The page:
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MacDowell Colony
U.S. National Register of Historic Places
U.S. National Historic Landmark District
Location: 100 High Street, Peterborough, New Hampshire
Built/Founded: 1908
Governing body: Private
Added to NRHP: October 15, 1966[1]
Designated NHLD: December 29, 1962[2]
NRHP Reference#: 66000026

Coordinates: 42°53′24″N 71°57′18″W / 42.89°N 71.955°W / 42.89; -71.955 The MacDowell Colony is an art colony in Peterborough, New Hampshire, founded in 1907 by Marian MacDowell, pianist and wife of composer Edward MacDowell. She established the institution and its endowment chiefly with donated funds. She led the Colony for nearly 25 years, against a background of two world wars, the Great Depression and other challenges.

Over the years, an estimated 5,100 artists have been supported in residence. Among the awards which their work has received, have been at least 61 Pulitzer Prizes. The colony has accepted writers, poets, playwrights, artists and composers.

Stays average four to five weeks and are limited to two months. Room and board are free, and some residents receive help with travel expenses as well. Each artist is assigned one of 32 studios for personal use available on a 24-hour-a-day basis. Each studio is a separate building with power, heat, simple amenities, lunch delivered, and no telephone. Artists allow interruptions by invitation only. In nearly every case, the studios are out of view of each other.

The Colony is a community of between 20 and 30 artists, who generally share breakfast and dinner in a common dining room. They frequently engage in group activities in the evenings.

The Colony was designated a National Historic Landmark in 1962.[2][3]

Contents

Notable colony-created works

History

The composer Edward MacDowell was one of the first seven members of the American Academy of Arts and Letters. He believed that interdisciplinary associations among artists were valuable.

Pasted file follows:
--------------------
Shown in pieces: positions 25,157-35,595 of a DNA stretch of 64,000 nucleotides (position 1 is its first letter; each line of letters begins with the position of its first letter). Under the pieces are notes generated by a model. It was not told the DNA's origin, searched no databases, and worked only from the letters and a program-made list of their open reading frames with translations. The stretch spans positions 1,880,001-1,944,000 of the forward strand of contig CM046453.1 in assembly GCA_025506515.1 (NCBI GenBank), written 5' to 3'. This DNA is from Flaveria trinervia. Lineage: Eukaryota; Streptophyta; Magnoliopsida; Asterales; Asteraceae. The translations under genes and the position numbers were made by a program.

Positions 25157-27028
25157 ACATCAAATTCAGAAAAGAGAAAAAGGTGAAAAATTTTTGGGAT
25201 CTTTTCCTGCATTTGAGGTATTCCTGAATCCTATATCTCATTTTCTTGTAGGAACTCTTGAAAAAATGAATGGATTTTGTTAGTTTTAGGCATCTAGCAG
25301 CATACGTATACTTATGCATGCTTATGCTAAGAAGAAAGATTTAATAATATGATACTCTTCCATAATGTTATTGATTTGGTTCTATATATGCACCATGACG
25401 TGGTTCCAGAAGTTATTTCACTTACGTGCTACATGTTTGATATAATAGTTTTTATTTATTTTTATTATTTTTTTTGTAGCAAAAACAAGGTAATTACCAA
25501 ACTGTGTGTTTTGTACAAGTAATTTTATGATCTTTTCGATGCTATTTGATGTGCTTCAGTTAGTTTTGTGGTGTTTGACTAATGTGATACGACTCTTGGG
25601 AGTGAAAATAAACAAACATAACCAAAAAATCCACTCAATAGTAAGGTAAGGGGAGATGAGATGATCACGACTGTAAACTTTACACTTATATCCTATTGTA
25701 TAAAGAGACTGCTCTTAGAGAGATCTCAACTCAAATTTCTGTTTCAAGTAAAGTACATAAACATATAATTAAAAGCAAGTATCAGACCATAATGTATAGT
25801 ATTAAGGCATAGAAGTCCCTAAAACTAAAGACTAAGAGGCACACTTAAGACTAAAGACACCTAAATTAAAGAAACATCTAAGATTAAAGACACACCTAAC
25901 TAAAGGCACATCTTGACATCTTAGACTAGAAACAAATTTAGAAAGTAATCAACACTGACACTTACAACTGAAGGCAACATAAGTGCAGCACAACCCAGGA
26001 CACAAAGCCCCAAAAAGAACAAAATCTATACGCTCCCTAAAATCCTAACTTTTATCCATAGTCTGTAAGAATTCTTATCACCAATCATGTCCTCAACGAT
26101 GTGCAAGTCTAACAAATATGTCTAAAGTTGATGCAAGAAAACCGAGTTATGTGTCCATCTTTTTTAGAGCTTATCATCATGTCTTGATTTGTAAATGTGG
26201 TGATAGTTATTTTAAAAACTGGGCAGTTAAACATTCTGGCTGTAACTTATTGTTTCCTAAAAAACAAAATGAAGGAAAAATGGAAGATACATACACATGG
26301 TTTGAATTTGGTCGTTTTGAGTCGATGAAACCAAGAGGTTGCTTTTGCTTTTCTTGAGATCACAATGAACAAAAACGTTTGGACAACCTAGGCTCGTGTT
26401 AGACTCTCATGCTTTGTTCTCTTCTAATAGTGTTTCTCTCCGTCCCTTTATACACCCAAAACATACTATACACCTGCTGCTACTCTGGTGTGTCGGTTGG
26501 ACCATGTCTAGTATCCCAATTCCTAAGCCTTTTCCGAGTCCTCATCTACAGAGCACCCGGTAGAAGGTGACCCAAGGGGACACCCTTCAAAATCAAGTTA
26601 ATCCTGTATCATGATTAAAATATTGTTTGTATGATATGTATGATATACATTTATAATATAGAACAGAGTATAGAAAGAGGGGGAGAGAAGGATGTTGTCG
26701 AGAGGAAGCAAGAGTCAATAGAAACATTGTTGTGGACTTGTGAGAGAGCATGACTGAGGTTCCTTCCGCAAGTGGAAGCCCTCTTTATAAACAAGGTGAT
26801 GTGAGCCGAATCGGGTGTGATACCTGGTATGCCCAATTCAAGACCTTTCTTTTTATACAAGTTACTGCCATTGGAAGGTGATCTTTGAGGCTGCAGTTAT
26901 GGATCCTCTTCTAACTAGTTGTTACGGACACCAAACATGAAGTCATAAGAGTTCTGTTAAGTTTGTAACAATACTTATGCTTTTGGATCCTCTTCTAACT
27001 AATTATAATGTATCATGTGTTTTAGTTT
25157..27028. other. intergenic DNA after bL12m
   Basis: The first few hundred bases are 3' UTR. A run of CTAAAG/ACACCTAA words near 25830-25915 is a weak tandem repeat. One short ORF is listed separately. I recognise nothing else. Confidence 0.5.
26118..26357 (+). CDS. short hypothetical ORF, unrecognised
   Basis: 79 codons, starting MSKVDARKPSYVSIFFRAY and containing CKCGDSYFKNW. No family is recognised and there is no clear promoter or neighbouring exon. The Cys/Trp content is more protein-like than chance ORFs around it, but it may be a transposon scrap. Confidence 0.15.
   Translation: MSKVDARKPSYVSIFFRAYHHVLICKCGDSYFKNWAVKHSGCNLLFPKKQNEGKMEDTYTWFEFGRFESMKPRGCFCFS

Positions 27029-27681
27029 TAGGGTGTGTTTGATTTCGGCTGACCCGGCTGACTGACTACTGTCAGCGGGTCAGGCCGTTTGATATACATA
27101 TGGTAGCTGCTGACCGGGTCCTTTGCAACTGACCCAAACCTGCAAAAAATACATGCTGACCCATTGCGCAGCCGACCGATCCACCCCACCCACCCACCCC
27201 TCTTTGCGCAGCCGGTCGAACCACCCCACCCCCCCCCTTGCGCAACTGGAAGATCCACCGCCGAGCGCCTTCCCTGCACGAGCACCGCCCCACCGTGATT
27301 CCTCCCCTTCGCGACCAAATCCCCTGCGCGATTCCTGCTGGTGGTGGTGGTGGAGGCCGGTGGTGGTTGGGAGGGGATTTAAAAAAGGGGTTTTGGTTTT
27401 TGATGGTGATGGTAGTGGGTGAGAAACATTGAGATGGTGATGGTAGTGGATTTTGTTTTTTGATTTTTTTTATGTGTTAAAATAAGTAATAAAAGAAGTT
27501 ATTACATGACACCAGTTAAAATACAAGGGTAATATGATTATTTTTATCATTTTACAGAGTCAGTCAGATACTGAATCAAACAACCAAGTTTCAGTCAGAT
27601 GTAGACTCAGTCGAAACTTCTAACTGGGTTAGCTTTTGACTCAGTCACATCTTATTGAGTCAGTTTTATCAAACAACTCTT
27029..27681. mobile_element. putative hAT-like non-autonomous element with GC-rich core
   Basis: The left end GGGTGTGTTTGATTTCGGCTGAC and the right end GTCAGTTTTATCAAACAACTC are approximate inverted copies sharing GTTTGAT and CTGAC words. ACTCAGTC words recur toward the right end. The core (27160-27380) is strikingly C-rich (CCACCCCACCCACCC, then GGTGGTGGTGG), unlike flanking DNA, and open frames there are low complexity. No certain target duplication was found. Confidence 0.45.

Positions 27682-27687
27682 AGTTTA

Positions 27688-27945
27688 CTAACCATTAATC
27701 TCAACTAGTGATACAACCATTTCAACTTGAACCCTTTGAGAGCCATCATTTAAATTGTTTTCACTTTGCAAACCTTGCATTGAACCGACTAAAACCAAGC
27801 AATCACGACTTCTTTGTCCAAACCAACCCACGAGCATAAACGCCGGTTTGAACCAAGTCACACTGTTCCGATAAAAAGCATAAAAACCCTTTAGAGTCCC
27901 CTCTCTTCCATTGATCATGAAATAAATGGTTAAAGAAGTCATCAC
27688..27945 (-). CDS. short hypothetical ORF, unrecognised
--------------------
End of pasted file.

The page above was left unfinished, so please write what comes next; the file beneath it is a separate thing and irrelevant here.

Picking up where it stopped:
In 1896, Marian MacDowell bought Hillcrest Farm in Peterborough, New Hampshire, as a summer residence for her and her husband. She had always been careful to give him a quiet room for his work. Edward MacDowell found that the New Hamsphire landscape enhanced his work of composing music.

The couple formulated a plan to provide an interdisciplinary experience in a nurturing landscape by creating an institutionalized residential art colony in the area. In 1904 Edward MacDowell began to show signs of a mental illness or dementia that ended his composing and teaching career. He died in 1908.

In 1907 Marian MacDowell deeded their farm to the Edward MacDowell Association, and founded the MacDowell Colony. The first guests were Helen Mears, a sculptor, and her sister Mary Mears, a writer. Marian and friends raised funds among a wide variety of people for the colony, which was supported by former U.S. President Grover Cleveland, industrialist and philanthropist Andrew Carnegie, the financier J. P. Morgan, and other prominent people, as well as many others across the country. MacDowell said the most consistent support came from women's clubs and professional music sororities, who raised more money for the Colony than a men's fraternity did.

Starting first with lectures before women's groups to raise funds, MacDowell at age fifty resumed her performing career and became a noted interpreter of her husband's work.